All around the town we saw souvenirs of Sant Joan, a white cross on a burgundy background. It turns out that, as usual, we weren’t there at the right time, for this is the Fiesta de Saint Joan – the festival dedicated to St John the Baptist, the patron saint of Menorca, celebrated around 24 June. Research suggests this is a marvellous spectacle, rooted in religious history, now developed into parades, processions and parties. Cavallers dressed all in white, including bow tie, with black tail coat and riding hat, ride the indigenous black horses of Menorca through the streets of the city, making them stand on their hind legs in bots. The saddle is intricately decorated, and the saddlecloth sumptuously embroidered. Noble families host grand parties, and a ram, symbolising Christ the Lamb of God, is carefully washed and groomed and carried through the streets within the parade.
As we made our way back down to the port, the evening paseo was beginning as people began to emerge for the evening stroll by craft market stalls and ice cream parlours. Down on the quayside, buildings emerge from the cliff face, once boat houses and now a selection of bars and restaurants. At the mouth of the harbour we swung around the attractive Castell de Sant Nicolau, the watchtower built in an octagonal shape by Spain in the late 18th Century as a first defence of the city from attacks by sea.
The final act of our entertainment programme for the day was provided by a large, elegant motor yacht, who attempted to return to “his” home berth on Sunday evening, anchoring less than twenty metres from us when he was 25 metres long. It doesn’t require an Einstein brain to realise that, unless we all turn at exactly the same pace in any wind changes, a collision is more than likely. However, the French master (of a UK-flagged boat) was unwilling to find a safer spot, and Skipper resorted to calling the Coastguard for advice and to log the incident in case it should result in insurance claims. Judicious placing of fenders and a close watch avoided any untoward intimacy overnight, but it could not have been considered restful.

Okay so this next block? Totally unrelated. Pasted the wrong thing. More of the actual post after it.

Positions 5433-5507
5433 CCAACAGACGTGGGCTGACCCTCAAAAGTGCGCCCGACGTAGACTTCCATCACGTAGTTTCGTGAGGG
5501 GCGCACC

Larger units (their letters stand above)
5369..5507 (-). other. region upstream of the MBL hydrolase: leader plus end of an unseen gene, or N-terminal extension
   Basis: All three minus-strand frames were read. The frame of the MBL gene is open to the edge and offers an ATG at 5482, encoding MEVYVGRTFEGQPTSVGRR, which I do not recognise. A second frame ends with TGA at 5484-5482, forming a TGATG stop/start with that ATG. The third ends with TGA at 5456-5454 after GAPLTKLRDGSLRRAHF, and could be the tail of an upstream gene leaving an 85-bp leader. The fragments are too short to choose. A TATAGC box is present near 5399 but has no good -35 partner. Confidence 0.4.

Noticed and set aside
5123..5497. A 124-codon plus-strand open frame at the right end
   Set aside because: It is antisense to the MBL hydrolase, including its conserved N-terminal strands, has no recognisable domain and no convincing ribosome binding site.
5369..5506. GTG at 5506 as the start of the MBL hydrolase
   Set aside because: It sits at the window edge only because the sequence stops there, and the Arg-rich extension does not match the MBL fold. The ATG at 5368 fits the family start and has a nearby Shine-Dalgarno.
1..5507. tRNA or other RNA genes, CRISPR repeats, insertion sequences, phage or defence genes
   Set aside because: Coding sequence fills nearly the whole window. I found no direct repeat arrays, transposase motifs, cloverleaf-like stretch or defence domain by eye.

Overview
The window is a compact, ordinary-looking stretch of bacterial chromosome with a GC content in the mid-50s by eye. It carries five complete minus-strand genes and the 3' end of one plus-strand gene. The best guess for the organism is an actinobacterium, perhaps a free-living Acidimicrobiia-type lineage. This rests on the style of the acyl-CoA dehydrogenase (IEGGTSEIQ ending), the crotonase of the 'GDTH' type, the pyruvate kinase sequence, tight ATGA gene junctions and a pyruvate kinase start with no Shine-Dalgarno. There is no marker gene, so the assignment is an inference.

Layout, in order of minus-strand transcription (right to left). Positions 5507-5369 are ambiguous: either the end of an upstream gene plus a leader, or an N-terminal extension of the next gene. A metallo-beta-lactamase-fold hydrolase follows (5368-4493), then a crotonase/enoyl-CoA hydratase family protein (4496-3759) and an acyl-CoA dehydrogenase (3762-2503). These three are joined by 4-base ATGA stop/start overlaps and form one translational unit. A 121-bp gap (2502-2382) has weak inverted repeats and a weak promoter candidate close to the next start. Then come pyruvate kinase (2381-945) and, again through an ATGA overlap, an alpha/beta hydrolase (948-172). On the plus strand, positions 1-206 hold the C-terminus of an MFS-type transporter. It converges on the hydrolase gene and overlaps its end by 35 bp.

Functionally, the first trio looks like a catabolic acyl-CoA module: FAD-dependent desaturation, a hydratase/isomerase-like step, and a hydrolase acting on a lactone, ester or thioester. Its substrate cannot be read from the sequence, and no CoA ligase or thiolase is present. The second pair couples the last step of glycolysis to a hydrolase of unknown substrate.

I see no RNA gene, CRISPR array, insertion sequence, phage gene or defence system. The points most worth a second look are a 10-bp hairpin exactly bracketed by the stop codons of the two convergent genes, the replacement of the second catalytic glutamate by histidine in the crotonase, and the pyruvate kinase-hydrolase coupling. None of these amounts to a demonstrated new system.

On Monday we repeated the dinghy ride into the heart of the old city, but were disappointed to find only a fraction of the market open this morning, and the fish hall not at all. We resigned ourselves to some very expensive vegetables from a delicatessen, where Skipper also chose some excellent jamon iberico (cured ham), whilst some fresh meat items and a piece of local cheese were purchased from the market stalls that were open for trade.
In 34˚C inside at 1600, we set off for an anchorage somewhere on the North coast, enjoying a lovely genoa run in a light Southerly F2-3. We were bemused to see many structures among the fields along the skyline, of the same shape and size, and apparently built of large evenly shaped rocks – were they pig pens? Shepherd shelters? Giant beehives? As ever, the ubiquitous Internet came to the rescue where the guide book had failed for lack of photos with the description – they are ancient burial chambers known as navetas. Nave means ‘boat’ in Spanish, and the structures look like overturned hulls. This type of tomb is unique to Menorca, and dates from the 9th Century BC. They were built using the Cyclopean technique, where medium sized stones were fitted together as a dry stone wall. Inside there are two levels, separated by stone slabs. Archaeological excavations have revealed that large numbers of bodies were laid to rest within the tombs, accompanied by bracelets and weapons in bronze, bone buttons and pottery items. This is but one example of a range of evidence across the island of human habitation since prehistoric times.
Just before sunset we were happily settled – in Cala S’Escala – with only one neighbour, another aluminium yacht with a sunny yellow livery and a hammock swinging above the foredeck. The rock fringe of the bay was spectacular, and it was perfectly peaceful.
Tuesday was another quiet day at anchor, languishing in the relentless heat – even the sea feels like bathwater, so a dip is not now so refreshing.